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Botanical garden opens Scarecrow Trail

HUNTSVILLE – Sometimes funny, sometimes scary and always exciting, an eclectic cast again is occupying the Scarecrow Trail at Huntsville Botanical Garden through the end of October.

“You can navigate through the sorghum maze, enjoy weekend hayrides, explore our Gilded Gourds and be amazed by unique scarecrows and hay bale art sculptures placed throughout the garden,” Carol Casey said. Casey is Vice President of Communications and Programming.

Families, local businesses, schools, non-profit groups and other organizations constructed all of the scarecrows on exhibit. “This year, there is no theme, leaving the creativity to run wild,” Casey said. “During September, you can help us choose the top three scarecrows.”

The first-place winners will receive $250, followed by second place, $100, and third place, $50. For the hay bales on exhibit, place winners will earn $100 for first through third place.

The popular “Hoot in the Night” show by Alabama 4-H Center’s Coosa River Science School will visit on Sept. 15 from 6 to 7 p.m. “For a small additional fee, you can see these beautiful creatures and learn about their history and why they are beneficial to our ecosystem. Be sure to bring a blanket or lawn chair,” Casey said.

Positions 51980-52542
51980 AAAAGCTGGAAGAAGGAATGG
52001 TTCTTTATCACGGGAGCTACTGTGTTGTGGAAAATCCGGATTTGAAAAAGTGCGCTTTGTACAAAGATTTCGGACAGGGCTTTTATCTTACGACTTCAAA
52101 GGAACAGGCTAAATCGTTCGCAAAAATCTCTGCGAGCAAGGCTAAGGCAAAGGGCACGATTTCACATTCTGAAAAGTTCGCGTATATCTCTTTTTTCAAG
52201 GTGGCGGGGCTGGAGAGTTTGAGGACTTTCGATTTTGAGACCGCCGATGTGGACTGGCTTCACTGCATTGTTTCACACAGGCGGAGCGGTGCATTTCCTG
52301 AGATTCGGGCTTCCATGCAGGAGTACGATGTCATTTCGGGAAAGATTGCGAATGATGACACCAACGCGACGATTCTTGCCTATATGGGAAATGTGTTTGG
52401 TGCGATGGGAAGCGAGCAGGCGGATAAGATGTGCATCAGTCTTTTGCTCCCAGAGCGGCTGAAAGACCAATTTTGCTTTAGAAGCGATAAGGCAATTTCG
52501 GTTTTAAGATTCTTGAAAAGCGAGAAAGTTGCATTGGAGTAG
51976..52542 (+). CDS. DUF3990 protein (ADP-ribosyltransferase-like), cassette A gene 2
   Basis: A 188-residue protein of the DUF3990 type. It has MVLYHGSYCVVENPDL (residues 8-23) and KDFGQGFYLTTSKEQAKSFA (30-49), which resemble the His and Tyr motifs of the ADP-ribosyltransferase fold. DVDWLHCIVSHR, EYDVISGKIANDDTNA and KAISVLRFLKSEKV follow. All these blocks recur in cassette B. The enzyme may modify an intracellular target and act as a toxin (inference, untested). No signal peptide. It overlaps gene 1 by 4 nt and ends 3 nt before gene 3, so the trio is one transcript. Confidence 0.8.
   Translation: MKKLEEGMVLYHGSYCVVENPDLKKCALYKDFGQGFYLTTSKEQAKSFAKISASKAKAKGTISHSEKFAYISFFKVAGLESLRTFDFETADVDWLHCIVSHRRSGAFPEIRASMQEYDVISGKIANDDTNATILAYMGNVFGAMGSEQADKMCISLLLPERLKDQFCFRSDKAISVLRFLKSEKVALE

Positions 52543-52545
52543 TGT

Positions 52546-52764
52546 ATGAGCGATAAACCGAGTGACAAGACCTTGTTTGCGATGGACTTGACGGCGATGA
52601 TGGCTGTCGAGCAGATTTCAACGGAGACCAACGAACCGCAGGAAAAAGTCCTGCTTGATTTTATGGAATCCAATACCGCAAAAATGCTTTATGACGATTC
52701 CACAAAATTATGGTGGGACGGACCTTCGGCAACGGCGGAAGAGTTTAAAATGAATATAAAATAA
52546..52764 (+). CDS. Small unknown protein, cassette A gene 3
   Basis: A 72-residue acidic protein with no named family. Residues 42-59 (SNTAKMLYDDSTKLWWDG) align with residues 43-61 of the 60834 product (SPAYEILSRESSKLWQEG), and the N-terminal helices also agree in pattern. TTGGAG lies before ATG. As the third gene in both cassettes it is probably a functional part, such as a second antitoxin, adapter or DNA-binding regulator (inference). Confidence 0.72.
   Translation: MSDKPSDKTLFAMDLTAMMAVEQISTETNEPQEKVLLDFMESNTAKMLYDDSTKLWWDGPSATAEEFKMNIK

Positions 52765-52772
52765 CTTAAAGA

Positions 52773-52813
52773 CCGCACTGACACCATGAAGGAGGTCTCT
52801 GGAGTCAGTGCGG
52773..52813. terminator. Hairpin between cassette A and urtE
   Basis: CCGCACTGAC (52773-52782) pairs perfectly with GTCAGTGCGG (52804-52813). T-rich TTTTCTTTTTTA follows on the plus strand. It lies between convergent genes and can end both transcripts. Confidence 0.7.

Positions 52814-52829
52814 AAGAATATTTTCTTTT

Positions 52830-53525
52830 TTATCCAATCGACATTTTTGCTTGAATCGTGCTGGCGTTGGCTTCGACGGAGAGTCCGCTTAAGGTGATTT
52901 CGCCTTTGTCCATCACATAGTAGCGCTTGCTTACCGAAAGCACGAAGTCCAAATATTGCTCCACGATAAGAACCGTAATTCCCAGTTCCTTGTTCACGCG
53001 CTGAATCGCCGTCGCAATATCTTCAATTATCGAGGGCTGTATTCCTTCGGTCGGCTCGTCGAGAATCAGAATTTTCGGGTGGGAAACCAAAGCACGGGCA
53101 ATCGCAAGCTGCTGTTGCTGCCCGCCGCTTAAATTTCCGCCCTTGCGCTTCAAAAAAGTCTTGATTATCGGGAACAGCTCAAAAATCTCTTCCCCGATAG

To celebrate Fall Break, schools will dismiss the week of Oct. 3 or Oct. 9, and Huntsville Botanical Garden has plans to keep families entertained. Kids will enjoy special fall activities every day. Some events will require a small fee.

“Bootanica” is back on Oct. 28 from 10 a.m. to noon. The day is full of festive Halloween crafts, games, face painting and hayrides. To buy tickets, visit hsvbg.org.

Huntsville Botanical Garden is open year-round and features the nation’s largest open-air butterfly house, a picture-perfect aquatic garden, spectacular nature trails, numerous specialty gardens — including an interactive children — garden – and various plant collections.

This beautiful 112-acre garden is a 501(c)3 non-profit organization. Fewer than 50 employees and more than 2,000 active volunteers operate the garden. The garden hosts five distinct festivals each year: Beaks and Barks, Huntsville Blooms, Purdy Butterfly House, Fall Scarecrow Trail and Holiday Galaxy of Lights.

“You’ll soon see why we say, ‘There’s always something growing on at Huntsville Botanical Garden,'” Casey said.

Huntsville Botanical Garden has scheduled other festivities to celebrate the fall season. For Fall Break details and other information, visit hsvbg.org.

 

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